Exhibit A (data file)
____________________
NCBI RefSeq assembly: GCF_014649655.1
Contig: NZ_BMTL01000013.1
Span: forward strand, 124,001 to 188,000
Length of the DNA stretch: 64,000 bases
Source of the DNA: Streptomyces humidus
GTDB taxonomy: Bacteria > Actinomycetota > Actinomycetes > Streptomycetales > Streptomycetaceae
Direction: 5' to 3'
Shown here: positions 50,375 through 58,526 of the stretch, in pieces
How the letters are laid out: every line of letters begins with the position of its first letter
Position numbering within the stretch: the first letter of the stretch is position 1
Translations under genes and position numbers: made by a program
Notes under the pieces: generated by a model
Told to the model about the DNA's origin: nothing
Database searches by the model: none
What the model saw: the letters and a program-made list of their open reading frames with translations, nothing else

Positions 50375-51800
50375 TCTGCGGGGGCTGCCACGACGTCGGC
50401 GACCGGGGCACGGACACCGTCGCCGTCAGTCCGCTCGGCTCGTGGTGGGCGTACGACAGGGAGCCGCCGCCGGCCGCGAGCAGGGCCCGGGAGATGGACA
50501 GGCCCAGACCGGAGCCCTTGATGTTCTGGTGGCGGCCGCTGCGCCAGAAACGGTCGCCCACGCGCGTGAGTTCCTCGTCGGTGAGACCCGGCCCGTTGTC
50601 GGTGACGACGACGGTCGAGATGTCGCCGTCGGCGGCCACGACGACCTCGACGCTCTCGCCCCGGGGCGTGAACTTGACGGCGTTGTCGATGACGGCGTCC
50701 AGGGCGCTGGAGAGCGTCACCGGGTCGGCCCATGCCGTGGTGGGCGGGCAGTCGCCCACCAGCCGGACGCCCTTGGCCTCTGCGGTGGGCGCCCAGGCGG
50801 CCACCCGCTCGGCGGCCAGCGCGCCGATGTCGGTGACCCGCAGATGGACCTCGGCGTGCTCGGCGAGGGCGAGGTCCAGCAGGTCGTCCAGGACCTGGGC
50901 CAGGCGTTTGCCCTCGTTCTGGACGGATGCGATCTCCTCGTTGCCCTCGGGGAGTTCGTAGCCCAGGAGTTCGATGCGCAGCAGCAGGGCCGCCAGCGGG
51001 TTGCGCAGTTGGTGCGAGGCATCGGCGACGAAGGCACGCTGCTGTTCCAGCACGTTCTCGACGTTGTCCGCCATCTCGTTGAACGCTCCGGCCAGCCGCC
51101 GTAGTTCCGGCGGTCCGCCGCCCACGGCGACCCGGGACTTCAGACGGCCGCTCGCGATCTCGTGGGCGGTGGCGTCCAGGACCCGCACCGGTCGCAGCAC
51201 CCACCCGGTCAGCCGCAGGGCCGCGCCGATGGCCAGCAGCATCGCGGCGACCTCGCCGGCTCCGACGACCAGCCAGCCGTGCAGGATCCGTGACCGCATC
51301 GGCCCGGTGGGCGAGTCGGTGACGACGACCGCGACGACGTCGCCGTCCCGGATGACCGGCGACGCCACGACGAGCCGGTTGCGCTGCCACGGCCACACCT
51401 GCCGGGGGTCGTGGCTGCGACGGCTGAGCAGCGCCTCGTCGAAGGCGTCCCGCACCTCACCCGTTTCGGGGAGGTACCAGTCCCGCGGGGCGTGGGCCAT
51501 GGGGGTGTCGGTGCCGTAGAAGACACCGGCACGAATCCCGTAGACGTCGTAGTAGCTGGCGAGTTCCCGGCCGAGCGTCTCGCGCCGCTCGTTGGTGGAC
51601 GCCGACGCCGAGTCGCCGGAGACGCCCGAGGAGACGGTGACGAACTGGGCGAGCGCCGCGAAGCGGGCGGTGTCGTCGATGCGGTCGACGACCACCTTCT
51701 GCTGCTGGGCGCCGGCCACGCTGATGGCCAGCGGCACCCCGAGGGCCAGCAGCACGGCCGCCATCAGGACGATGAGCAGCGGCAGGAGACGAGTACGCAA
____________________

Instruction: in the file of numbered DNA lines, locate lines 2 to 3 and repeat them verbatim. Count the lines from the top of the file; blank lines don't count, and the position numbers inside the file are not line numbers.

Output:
Contig: NZ_BMTL01000013.1
Span: forward strand, 124,001 to 188,000